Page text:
Pilot RCT of the Employment Success Intervention: Increasing Vocational Soft Skills in Adults with ASD
Longitudinal studies of intellectually able adults with autism have shown consistent and persistent deficits across cognitive, social, and vocational domains, indicating a significant need for effective treatments for these functional disabilities (Howlin, 2000). The cognitive and social skill deficits, "Soft Skills" which predict vocational outcomes, have been identified as major challenges to employment success for these adults (Kautz et al, 2014).
This study tested through a pilot randomized clinical trial a novel, community-based intervention teaching vocational soft skills through the manualized Supported employment, Comprehensive Cognitive Enhancement & Social Skills (SUCCESS) program within public vocational agencies. Multiple outcomes were assessed including cognitive skills, social skills, functioning, employment and satisfaction
A total of 39 adults (μ= 25.5 SD=6.01 yrs) participated. The participants were male (80.5%), race/ethnically diverse (44%), average IQ ((μ= 64.6 SD=15.6), 61% receiving Disability Services and 39% on SSI. A total of 16 adults were randomized to the SUCCESS intervention group. The SUCCESS curriculum was delivered weekly for 90minutes via active group participation during a work meeting. Skills taught include executive functioning: attention, learning, memory, prospective memory, cognitive flexibility, problem solving, goal oriented thinking and contextual awareness and social cognition: social conversation (giving and receiving compliments, feedback and help), social relationships, initiations, social media and social networking. Adults in the usual care control group (n=23) received similar level of supportive contacts. Pre and post assessments include a full battery of assessments including 1) cognitive skills: Behavior Rating Inventory of Executive Function- Adult Version (BRIEF-A), DKEFS; 2) social skills: Social Responsiveness Scale-2 (SRS-2), Social Skills Performance Assessment (SSPA); 3) functioning skills Waisman-Adaptive Daily Living (W-ADL) and 4) vocational outcomes of employment: pay rate, hrs worked, type of job. Data was gathered from standardized measures (participant and parent report) and program staff ratings.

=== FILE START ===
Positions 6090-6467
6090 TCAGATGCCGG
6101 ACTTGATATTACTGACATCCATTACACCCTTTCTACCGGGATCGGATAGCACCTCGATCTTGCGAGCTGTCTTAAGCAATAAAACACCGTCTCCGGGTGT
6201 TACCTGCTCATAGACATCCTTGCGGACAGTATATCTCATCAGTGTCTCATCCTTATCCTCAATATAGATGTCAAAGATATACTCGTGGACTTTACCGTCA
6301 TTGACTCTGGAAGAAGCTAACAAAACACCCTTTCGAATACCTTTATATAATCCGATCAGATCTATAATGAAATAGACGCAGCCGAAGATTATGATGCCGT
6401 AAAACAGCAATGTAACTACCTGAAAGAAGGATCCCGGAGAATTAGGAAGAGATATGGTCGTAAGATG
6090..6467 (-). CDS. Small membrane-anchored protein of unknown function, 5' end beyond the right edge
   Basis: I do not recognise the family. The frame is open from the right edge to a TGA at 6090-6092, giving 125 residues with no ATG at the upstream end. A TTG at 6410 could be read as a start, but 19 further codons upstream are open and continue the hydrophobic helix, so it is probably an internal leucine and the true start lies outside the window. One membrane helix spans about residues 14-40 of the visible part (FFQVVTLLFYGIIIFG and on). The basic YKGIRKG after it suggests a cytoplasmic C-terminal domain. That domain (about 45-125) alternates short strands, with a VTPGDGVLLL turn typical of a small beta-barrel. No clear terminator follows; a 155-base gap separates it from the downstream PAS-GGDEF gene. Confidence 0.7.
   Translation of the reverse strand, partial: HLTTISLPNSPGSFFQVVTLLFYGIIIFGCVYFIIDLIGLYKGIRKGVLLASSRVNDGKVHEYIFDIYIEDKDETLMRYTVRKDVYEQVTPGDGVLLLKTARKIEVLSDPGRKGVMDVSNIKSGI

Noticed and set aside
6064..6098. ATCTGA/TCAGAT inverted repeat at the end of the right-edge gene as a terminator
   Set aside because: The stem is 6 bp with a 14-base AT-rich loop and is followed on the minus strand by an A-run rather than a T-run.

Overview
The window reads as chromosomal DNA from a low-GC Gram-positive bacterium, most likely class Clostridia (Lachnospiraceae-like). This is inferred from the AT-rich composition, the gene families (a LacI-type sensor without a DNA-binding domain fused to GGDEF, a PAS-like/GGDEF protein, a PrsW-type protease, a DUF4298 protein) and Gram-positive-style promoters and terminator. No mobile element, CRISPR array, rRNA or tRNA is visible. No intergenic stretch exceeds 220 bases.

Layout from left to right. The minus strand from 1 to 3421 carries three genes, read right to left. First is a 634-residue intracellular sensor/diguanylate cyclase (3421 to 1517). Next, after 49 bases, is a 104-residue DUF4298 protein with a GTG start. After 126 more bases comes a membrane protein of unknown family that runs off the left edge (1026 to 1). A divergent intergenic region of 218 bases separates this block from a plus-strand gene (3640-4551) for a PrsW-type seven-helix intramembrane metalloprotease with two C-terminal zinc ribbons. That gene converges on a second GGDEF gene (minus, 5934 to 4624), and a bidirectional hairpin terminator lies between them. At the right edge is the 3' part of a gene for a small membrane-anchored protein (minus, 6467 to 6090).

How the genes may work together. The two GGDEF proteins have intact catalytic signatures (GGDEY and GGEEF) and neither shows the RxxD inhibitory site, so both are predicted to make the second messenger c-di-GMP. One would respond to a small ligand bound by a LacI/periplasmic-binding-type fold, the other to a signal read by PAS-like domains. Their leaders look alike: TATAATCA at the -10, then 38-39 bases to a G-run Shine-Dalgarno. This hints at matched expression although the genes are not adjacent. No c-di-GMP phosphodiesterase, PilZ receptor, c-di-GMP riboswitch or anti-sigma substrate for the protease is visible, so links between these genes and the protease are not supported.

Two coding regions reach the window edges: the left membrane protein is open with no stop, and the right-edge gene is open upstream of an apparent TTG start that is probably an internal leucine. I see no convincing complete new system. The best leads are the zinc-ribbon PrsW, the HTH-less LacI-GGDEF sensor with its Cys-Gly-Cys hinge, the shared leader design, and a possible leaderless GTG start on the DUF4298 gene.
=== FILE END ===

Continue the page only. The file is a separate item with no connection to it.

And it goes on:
Analyses consisted of calculating Intent-to-treat ANCOVAs (Group) by (Time) Controlling for IQ. Findings reveal significant differences by group on cognitive, social, employment and efficacy measures with medium to large effects on executive functioning (ES=.23- .86) and social functioning (.75-1.31) for the intervention group but no to small improvements for control group (ES=.01-.25) (Refer to Table 1 & Figures 1 & 2). Intervention group had greater improvement with 38% (n=6) participants obtaining employment and 69% (n=11) increasing wages overtime while 0% of control group obtained employment while 3 adults loss jobs. Only 13% (3 adults) increased wages.
This study demonstrates that a vocational soft skills intervention positively impacts adults with ASD. Adults receiving the intervention were substantially more prepared for the workforce and were employed at higher rates. This job-training program revealed high satisfaction and promise towards vocational success for adults with ASD.